South Africans could soon be jailed for lying on CV

The law is getting stricter by the day and now wants to target those who cheat when applying for work.


A new law that is now before President Cyril Ramaphosa to sign could see South Africans going to jail for lying on their CVs.

Those found guilty of lying could spend up to 5 years in prison.

The bill is called the ‘National Qualifications Amendment Bill‘.

SAQA or ‘South African Qualifications Authority’ will be tasked with monitoring the qualifications of each and every citizen in the province.

The bill was recently passed by the National Council of Provinces.

The bill also aims to publish a “name and shame” list of those who will lie on CVs.

But the bill won’t cover the likes of Hlaudi Motsoeneng, the controversial ex-SABC boss who lied about having a matric certificate, because it is not retrospective, meaning it doesn’t deal with past events.



But those who will lie after Ramaphosa has signed it – probably after the 8 May 2019 general elections, will definitely be arrested and jailed.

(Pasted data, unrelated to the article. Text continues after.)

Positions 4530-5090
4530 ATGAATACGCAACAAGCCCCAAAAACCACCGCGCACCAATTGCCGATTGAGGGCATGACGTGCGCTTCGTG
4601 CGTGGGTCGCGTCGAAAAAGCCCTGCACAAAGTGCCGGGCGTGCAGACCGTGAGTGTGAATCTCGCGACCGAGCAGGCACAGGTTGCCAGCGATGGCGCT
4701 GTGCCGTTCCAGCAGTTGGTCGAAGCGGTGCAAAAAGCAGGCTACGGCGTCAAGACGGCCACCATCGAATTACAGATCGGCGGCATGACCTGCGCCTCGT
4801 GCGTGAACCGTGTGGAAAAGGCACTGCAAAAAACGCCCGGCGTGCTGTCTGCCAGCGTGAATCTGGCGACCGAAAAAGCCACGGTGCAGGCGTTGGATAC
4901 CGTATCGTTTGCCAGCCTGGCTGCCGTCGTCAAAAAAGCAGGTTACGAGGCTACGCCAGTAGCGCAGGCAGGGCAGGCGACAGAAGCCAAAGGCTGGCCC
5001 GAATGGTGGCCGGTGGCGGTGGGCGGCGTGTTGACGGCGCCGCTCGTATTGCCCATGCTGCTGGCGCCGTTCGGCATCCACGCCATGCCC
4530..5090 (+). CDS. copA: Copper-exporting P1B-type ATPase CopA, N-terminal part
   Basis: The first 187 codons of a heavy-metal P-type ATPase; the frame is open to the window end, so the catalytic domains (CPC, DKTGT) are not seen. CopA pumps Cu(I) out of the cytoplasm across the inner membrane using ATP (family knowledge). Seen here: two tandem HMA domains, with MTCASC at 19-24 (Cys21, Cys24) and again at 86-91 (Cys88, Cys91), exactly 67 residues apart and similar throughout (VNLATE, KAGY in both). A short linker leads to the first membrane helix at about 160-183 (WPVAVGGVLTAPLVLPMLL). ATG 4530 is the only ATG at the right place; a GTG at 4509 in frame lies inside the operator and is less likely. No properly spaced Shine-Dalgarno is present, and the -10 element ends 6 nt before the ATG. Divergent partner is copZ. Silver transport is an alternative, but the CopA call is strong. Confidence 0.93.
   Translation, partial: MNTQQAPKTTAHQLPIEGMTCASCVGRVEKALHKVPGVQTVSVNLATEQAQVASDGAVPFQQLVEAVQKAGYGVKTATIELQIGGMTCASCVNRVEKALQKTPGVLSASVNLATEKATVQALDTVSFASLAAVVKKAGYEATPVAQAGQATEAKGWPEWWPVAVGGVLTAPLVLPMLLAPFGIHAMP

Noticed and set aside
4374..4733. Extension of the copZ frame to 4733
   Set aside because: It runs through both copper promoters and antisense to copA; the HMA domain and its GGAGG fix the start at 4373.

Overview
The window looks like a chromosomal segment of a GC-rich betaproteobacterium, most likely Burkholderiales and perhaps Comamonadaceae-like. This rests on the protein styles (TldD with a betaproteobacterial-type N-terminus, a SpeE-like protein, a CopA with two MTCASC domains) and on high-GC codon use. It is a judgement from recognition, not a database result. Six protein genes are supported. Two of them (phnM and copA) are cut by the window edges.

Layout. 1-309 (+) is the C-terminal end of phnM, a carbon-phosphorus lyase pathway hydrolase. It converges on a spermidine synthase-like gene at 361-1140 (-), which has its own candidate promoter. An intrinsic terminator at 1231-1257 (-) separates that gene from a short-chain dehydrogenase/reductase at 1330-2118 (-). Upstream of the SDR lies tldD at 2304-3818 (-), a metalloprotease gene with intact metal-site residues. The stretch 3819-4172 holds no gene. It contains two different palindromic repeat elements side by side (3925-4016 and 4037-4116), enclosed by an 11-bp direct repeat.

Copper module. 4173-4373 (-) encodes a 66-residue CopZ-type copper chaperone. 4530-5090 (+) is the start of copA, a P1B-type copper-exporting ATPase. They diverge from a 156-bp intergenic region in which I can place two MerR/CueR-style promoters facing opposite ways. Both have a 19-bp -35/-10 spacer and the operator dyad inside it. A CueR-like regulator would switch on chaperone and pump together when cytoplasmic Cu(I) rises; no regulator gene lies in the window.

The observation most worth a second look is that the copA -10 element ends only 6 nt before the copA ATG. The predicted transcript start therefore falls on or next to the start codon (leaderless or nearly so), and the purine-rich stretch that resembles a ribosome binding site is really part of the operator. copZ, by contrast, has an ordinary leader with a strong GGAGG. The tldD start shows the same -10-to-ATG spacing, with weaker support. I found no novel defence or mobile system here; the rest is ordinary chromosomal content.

In the past 10 years, close to 2000 fraudulent applications were reported nationwide, while between October and November 2018 a string of fake qualifications and lies in CVs were reported, according to IOL.

According to the bill, qualifications presented for study, employment or appointment will be referred to SAQA for verification or evaluation.

All qualifications must be captured on the SAQA database and any person who fraudulently claims to have received a qualification is guilty of an offence, and “is liable to a fine or imprisonment for a term of no longer than 5 years, or both a fine and such imprisonment”.

(edited by ZK)

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